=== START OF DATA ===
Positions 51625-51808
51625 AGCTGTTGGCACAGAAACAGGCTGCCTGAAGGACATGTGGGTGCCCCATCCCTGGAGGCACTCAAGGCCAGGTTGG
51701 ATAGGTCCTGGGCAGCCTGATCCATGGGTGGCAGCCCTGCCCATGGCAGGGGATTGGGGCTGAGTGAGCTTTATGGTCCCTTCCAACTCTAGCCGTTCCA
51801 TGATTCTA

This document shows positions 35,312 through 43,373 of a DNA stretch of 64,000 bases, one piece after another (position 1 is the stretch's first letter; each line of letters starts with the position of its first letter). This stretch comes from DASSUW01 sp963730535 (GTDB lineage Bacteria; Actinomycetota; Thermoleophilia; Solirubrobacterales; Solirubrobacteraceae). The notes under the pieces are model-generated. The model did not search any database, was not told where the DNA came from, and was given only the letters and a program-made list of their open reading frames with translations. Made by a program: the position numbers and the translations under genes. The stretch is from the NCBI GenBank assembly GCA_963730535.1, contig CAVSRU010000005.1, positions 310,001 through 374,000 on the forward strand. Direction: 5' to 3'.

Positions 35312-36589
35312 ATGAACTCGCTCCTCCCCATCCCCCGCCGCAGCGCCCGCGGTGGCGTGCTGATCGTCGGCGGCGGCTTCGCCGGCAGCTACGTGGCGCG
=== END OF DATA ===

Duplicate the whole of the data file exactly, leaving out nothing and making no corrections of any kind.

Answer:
Positions 51625-51808
51625 AGCTGTTGGCACAGAAACAGGCTGCCTGAAGGACATGTGGGTGCCCCATCCCTGGAGGCACTCAAGGCCAGGTTGG
51701 ATAGGTCCTGGGCAGCCTGATCCATGGGTGGCAGCCCTGCCCATGGCAGGGGATTGGGGCTGAGTGAGCTTTATGGTCCCTTCCAACTCTAGCCGTTCCA
51801 TGATTCTA

This document shows positions 35,312 through 43,373 of a DNA stretch of 64,000 bases, one piece after another (position 1 is the stretch's first letter; each line of letters starts with the position of its first letter). This stretch comes from DASSUW01 sp963730535 (GTDB lineage Bacteria; Actinomycetota; Thermoleophilia; Solirubrobacterales; Solirubrobacteraceae). The notes under the pieces are model-generated. The model did not search any database, was not told where the DNA came from, and was given only the letters and a program-made list of their open reading frames with translations. Made by a program: the position numbers and the translations under genes. The stretch is from the NCBI GenBank assembly GCA_963730535.1, contig CAVSRU010000005.1, positions 310,001 through 374,000 on the forward strand. Direction: 5' to 3'.

Positions 35312-36589
35312 ATGAACTCGCTCCTCCCCATCCCCCGCCGCAGCGCCCGCGGTGGCGTGCTGATCGTCGGCGGCGGCTTCGCCGGCAGCTACGTGGCGCG